In conclusion, the implications are as follows. First, it proves that diffusion restriction is the first signal abnormality to appear. Second, the caudate nucleus and putamen signal abnormalities preceded the pontine signal abnormalities, i.e., EPM preceded, possibly by a few hours, the CPM. Third, the territorial involvement, although characteristic once the imaging findings have evolved, is initially nonspecific especially if extrapontine precedes pontine involvement and needs a high index of clinical and radiological suspicion for accurate diagnosis.
Financial support and sponsorship
Conflicts of interest
There are no conflicts of interest.
| References|| |
Wright DG, Laureno R, Victor M. Pontine and extrapontine myelinolysis. Brain 1979;102:361-85.
Adams RD, Victor M, Mancall EL. Central pontine myelinolysis: A hitherto undescribed disease occurring in alcoholic and malnourished patients. AMA Arch Neurol Psychiatry 1959;81:154-72.
Babanrao SA, Prahladan A, Kalidos K, Ramachandran K. Osmotic myelinolysis: Does extrapontine myelinolysis precede central pontine myelinolysis? Report of two cases and review of literature. Indian J Radiol Imaging 2015;25:177-83.
] [Full text]
Zunga PM, Farooq O, Dar MI, Dar IH, Rashid S, Rather AQ, et al.
Extra pontine osmotic demyelination syndrome. Ann Neurosci 2015;22:51-3.
Martin RJ. Central pontine and extrapontine myelinolysis: The osmotic demyelination syndromes. J Neurol Neurosurg Psychiatry 2004;75 Suppl 3:iii22-8.
Cohen JJ. Treating hyponatremia: Damned if we do and damned if we don't. Kidney Int 1990;37:1006-18.
Sterns RH. The management of symptomatic hyponatremia. Semin Nephrol 1990;10:503-14.
Karp BI, Laureno R. Central pontine and extrapontine myelinolysis after correction of hyponatraemia. The Neurologist 2000;6:255–66.
Graham DI, Lantos PL, editors. Greenfield's Neuropathology. 7th
ed. London: Arnold/Oxford University Press; 2002.
Kleinschmidt-DeMasters BK, Norenberg MD. Rapid correction of hyponatremia causes demyelination: Relation to central pontine myelinolysis. Science 1981;211:1068-70.
Norenberg MD, Leslie KO, Robertson AS. Association between rise in serum sodium and central pontine myelinolysis. Ann Neurol 1982;11:128-35.
Bhatia S, Kapoor AK, Sharma A, Gupta R, Kataria S. Cerebral encephalopathy with extrapontine myelinolysis in a case of postpartum hypernatremia. Indian J Radiol Imaging 2014;24:57-60.
] [Full text]
Jha AA, Behera V, Jairam A, Baliga KV. Osmotic demyelination syndrome in a normonatremic patient of chronic kidney disease. Indian J Crit Care Med 2014;18:609-11.
] [Full text]
Mascalchi M, Cincotta M, Piazzini M. Case report: MRI demonstration of pontine and thalamic myelinolysis in a normonatremic alcoholic. Clin Radiol 1993;47:137-8.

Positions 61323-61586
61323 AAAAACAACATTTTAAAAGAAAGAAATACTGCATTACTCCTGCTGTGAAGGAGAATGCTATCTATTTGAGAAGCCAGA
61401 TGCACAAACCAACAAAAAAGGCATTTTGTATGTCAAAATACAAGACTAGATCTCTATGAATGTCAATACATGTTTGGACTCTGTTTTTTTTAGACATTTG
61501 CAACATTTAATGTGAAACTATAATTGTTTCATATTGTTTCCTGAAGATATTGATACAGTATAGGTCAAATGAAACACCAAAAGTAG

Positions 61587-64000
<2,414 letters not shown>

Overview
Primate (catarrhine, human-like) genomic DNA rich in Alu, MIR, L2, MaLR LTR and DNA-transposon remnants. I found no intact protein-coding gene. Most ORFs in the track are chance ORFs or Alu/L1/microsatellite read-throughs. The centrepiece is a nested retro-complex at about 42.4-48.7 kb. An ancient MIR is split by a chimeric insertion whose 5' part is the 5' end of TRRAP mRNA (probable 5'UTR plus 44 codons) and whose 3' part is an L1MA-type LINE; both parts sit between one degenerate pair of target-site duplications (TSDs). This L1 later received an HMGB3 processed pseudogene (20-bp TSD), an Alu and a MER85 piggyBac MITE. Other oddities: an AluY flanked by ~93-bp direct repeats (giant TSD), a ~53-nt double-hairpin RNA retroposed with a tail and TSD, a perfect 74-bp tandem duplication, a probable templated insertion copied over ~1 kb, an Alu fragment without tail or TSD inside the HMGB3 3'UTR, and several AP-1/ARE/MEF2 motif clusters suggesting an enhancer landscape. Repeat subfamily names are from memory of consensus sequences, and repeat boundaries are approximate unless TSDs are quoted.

Kelly J, Wassif W, Mitchard J, Gardner WN. Severe hyponatraemia secondary to beer potomania complicated by central pontine myelinolysis. Int J Clin Pract 1998;52:585-7.
Laureno R, Karp BI. Myelinolysis after correction of hyponatremia. Ann Intern Med 1997;126:57-62.
Ashrafian H, Davey P. A review of the causes of central pontine myelinosis: Yet another apoptotic illness? Eur J Neurol 2001;8:103-9.
Mochizuki H, Masaki T, Miyakawa T, Nakane J, Yokoyama A, Nakamura Y, et al.
Benign type of central pontine myelinolysis in alcoholism – clinical, neuroradiological and electrophysiological findings. J Neurol 2003;250:1077-83.
Dujmović I, Vitas J, Zlatarić N, Drulović J. Central pontine myelinolysis in a chronic alcoholic: A clinical and brain magnetic resonance imaging follow-up. Vojnosanit Pregl 2013;70:785-8.
Lohr JW. Osmotic demyelination syndrome following correction of hyponatremia: Association with hypokalemia. Am J Med 1994;96:408-13.
Heng AE, Vacher P, Aublet-Cuvelier B, Garcier JM, Sapin V, Deteix P, et al.
Centropontine myelinolysis after correction of hyponatremia: Role of associated hypokalemia. Clin Nephrol 2007;67:345-51.
Ruzek KA, Campeau NG, Miller GM. Early diagnosis of central pontine myelinolysis with diffusion-weighted imaging. AJNR Am J Neuroradiol 2004;25:210-3.
Cramer SC, Stegbauer KC, Schneider A, Mukai J, Maravilla KR. Decreased diffusion in central pontine myelinolysis. AJNR Am J Neuroradiol 2001;22:1476-9.
Yuh WT, Simonson TM, D'Alessandro MP, Smith KS, Hunsicker LG. Temporal changes of MR findings in central pontine myelinolysis. AJNR Am J Neuroradiol 1995;16:975-7.
Menger H, Jörg J. Outcome of central pontine and extrapontine myelinolysis (n=44). J Neurol 1999;246:700-5.
Miller GM, Baker HL Jr., Okazaki H, Whisnant JP. Central pontine myelinolysis and its imitators: MR findings. Radiology 1988;168:795-802.
[Figure 1], [Figure 2], [Figure 3], [Figure 4], [Figure 5], [Figure 6], [Figure 7], [Figure 8], [Figure 9]